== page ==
UK Accounting Glossary
A debenture in finance is a long term debt instrument used by governments and large companies to obtain funds. It is similar to a bond except the securitization conditions are different. A debenture is unsecured in the sense that there are no liens or pledges on specific assets. It is, however, secured by all properties not otherwise pledged. In the case of bankruptcy debenture holders are considered general creditors.
The advantage of debentures to the issuer is they leave specific assets unencumbered, and thereby leave them open for subsequent financing.
In practice, the distinction between bond and debenture is not always maintained. Bonds are sometimes called debentures and vice-versa.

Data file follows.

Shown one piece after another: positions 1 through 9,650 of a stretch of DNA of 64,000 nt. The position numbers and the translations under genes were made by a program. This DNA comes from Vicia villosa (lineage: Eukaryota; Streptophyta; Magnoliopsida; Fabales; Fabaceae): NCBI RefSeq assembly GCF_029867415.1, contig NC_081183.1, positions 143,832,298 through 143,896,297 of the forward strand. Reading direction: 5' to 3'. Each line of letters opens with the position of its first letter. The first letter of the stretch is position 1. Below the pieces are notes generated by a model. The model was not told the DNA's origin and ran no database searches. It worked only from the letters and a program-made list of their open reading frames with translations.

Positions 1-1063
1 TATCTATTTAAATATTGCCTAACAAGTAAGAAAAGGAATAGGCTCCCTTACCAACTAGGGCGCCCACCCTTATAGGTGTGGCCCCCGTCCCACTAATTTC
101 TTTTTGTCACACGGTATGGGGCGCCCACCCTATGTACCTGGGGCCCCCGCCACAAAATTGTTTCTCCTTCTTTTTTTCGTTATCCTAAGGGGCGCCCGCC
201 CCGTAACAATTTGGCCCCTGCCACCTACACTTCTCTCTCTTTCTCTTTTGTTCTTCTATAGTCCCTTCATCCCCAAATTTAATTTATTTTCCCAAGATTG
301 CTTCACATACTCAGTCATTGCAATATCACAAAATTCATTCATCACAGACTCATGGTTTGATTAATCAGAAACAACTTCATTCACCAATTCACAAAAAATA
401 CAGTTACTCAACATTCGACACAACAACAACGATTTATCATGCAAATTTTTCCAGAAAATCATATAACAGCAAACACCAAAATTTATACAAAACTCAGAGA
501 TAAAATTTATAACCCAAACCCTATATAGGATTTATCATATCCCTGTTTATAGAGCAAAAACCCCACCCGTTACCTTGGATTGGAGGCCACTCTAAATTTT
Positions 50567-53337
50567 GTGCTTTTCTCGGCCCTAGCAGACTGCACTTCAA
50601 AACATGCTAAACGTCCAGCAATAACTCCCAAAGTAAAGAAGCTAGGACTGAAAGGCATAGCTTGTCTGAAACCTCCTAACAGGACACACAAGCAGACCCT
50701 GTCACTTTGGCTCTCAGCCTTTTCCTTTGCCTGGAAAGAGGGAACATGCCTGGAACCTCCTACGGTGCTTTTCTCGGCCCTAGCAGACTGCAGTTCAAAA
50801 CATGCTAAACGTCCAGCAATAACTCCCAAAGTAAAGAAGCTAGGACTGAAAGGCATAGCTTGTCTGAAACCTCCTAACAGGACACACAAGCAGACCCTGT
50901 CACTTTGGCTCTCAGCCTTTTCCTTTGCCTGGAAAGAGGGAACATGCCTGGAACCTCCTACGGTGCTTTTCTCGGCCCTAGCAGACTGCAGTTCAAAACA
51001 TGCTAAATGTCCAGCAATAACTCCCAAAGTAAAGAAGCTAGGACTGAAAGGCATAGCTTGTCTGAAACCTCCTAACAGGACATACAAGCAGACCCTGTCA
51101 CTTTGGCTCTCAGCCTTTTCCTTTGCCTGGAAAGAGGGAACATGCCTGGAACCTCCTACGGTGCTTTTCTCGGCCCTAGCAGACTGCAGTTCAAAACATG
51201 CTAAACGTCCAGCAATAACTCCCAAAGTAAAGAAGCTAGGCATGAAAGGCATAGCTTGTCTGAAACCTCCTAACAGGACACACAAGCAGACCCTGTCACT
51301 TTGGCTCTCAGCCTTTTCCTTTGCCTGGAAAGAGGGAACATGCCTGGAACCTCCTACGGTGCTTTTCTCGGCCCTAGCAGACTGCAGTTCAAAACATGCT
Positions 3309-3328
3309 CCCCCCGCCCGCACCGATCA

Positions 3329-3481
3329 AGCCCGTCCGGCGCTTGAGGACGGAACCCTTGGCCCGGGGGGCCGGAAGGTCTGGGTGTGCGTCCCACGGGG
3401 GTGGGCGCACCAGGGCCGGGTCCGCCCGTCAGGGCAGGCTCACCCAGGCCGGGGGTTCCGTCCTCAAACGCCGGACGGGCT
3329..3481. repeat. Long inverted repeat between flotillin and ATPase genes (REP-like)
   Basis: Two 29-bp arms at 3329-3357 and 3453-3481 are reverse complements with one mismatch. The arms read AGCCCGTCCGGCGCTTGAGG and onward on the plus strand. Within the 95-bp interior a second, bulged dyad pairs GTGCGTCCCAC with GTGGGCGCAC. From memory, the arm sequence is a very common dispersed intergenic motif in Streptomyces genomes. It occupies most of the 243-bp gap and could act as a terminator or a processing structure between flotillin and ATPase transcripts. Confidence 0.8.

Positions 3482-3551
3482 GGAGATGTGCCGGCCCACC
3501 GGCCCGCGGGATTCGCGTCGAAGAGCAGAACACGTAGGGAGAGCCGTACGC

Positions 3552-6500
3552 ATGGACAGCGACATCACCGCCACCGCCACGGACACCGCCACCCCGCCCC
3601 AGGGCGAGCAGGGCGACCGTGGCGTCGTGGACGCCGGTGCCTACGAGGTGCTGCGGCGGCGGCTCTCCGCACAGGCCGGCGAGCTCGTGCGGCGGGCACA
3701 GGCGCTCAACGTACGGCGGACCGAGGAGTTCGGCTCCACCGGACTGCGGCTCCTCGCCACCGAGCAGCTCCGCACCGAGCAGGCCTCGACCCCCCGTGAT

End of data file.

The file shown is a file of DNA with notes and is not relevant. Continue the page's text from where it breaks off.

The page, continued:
A specific type of debenture is the subordinated debenture. In the event of liquidation, these debentures are subordinated to designated debt obligations, typically bank loans or notes payable. That is, the debenture holders will not get paid until the senior debt, named in the debenture, have been paid.
The issued share and debenture capital of the company as of the 31st Dec 2017 was: – The company has a reserve fund of £4,732,169, the major part of which is invested in the business.
When the money was lent, solicitors drew up the debenture to be signed by all parties representing the financially challenged business and the bank.
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This glossary post was last updated: 23rd December 2018.